We Remember a Visionary: The Legacy of T. Michael Bolger – Part 1

The legacy of T. Michael Bolger, Part 1

The Spring 2019 issue of MCW Magazine features a tribute to T. Michael Bolger (1939-2018), the longest-serving president and CEO of the Medical College of Wisconsin. This is the first installment in a three-part series about his remarkable life and legacy.

It is impossible to set foot on the campus of the Medical College of Wisconsin-Milwaukee without sensing the hand – and heart – of T. Michael Bolger, JD. For four decades, MCW was Mike Bolger’s canvas – and the artistry, wisdom and passion with which he helped shape the future of our institution echoes throughout our halls today and will resonate for generations to come.

A visionary leader, brilliant strategist, great friend and longest-serving president and CEO of the Medical College of Wisconsin, Mike left us all too soon on November 29, 2018 at the age of 78, following a brief illness.

How fortunate we are that in the fall of 2016, Mike sat down with chief historian Richard (Dick) Katschke to videotape his memories of his long-time association with the MCW. Mike’s words, interspersed throughout the story below in italicized font, are a window into the extraordinary vision, sparkling wit, generous soul and deep commitment that crystalized his legacy at MCW.

Early Years

Mike Bolger, high school graduateBorn in Minocqua, Wisconsin, on December 23, 1939, Mike’s childhood was a happy one amidst a large loving family and the beauty and serenity of the northwoods. It was here that as a teenager he met Ginny – the love of his life and best friend – and where he retreated to each summer in adulthood to escape the hectic pace of life in big-city Milwaukee. Mike graduated from Minocqua High School in 1957 and Marquette University in 1961, where he served as president of both student bodies.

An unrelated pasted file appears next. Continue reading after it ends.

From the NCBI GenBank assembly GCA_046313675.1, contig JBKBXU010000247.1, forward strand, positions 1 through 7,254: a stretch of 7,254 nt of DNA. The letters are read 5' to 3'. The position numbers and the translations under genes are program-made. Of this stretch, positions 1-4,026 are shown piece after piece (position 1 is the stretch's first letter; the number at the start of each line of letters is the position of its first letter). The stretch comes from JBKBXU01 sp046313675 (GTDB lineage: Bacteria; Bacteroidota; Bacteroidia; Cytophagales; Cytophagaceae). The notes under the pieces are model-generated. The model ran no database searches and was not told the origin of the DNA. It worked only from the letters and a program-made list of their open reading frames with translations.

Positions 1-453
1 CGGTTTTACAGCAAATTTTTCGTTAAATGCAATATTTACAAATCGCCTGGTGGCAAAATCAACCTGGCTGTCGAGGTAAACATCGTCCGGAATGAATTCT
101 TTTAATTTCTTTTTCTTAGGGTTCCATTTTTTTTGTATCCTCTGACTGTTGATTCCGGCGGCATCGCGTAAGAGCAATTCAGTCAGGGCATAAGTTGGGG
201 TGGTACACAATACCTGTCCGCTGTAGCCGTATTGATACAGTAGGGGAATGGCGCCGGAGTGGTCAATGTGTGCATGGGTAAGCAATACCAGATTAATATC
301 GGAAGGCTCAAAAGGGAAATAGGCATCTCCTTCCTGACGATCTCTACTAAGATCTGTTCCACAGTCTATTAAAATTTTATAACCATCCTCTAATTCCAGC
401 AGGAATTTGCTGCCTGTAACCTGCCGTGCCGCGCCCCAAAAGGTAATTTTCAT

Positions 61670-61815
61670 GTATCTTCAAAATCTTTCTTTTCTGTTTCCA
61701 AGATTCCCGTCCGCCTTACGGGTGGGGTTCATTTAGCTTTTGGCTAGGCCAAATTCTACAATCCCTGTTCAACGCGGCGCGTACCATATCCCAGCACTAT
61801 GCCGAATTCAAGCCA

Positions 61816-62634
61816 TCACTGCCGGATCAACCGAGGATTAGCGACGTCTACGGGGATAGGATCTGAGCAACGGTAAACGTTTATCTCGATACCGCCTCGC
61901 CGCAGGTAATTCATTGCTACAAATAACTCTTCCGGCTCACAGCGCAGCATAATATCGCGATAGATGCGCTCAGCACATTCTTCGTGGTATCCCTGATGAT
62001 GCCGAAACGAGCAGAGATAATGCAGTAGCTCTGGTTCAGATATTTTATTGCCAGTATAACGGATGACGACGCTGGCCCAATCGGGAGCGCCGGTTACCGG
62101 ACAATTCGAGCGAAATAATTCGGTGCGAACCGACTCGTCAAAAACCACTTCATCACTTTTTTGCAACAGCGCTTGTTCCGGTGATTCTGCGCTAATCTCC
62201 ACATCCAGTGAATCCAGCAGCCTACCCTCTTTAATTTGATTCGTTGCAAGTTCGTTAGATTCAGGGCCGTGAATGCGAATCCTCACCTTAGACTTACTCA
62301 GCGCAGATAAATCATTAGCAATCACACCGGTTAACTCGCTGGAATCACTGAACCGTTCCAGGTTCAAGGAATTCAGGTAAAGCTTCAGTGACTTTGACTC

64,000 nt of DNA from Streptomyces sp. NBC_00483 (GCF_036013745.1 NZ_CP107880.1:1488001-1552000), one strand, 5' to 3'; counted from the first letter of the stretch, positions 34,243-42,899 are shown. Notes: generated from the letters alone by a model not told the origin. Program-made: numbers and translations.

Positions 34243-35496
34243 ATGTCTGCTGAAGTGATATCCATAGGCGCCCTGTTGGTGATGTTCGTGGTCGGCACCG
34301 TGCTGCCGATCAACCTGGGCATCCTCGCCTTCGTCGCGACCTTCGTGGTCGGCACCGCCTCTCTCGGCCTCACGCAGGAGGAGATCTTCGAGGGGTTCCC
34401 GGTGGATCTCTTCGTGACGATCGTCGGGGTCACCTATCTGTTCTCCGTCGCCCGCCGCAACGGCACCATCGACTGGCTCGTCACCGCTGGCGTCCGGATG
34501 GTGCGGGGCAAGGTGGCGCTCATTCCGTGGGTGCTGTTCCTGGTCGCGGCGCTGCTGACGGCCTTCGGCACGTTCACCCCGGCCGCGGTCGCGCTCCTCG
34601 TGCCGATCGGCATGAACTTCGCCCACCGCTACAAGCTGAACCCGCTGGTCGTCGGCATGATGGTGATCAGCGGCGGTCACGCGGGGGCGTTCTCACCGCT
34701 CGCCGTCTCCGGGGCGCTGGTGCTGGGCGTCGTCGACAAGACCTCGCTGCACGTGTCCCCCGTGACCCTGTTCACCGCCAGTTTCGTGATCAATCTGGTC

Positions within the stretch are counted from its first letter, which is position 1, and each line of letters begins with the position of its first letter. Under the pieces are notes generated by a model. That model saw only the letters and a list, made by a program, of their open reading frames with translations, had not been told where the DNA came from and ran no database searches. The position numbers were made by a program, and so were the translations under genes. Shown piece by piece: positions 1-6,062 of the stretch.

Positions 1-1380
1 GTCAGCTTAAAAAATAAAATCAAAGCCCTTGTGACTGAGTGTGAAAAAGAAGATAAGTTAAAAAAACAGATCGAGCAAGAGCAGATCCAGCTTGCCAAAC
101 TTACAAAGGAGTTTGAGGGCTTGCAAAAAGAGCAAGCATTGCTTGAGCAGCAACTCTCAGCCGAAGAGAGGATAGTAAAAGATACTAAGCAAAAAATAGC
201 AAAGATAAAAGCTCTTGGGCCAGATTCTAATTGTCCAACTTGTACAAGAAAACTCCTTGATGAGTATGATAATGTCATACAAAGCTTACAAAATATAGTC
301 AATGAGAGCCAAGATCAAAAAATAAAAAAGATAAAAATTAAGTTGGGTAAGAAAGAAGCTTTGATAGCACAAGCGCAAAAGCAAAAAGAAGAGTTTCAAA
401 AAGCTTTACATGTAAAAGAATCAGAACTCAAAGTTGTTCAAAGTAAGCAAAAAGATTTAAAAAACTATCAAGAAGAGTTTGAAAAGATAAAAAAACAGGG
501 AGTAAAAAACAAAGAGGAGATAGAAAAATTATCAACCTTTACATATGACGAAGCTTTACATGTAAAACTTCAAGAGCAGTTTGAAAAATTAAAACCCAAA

My extended family all were connected to medicine, and it was assumed that I would be a physician too. When I graduated from high school, I was accepted into the pre-medical program at Marquette University. Then I was accepted into the Marquette University School of Medicine in 1960, but during my last semester senior year I began having second thoughts and I decided to become a priest.

When I went to the medical school to withdraw my acceptance, the registrar, Bessie Casey, told me, “you’ll always have a place at this medical school.” Little did she know it would be as its president. I spent seven years in the Jesuit seminary during the turbulent years of the 1960s, so I decided to leave the seminary and try to save the world through social justice and went to Northwestern University Law School.

1970-1990: Legal counsel for MCW

Mike’s remarkable life’s journey took him down many paths before his connection to MCW began in 1970 as a lawyer with Milwaukee-based Quarles & Brady and culminated in his 20-year tenure at the helm of MCW from 1990-2010. (In 1967, Marquette had terminated its sponsorship of the medical school; corporate reorganization then established the entity as a private freestanding institution named the Marquette School of Medicine. In 1970, it was renamed the Medical College of Wisconsin.)

I came to Milwaukee and in 1970 joined the law firm of what now is Quarles and Brady, and spent 20 years working as a lawyer. My first real client was the Medical College of Wisconsin. Louis Quarles was president of MCW at that time and he asked me to help out [Louis Quarles was president of the Marquette School of Medicine/Medical College of Wisconsin from 1967-1972]. So I became the assistant secretary to the MCW board. Then Mr. Quarles died and the board turned to me, so I became the lawyer for the medical school. I had a wonderful time working with various people to make the transition from Marquette University to MCW smooth and legal.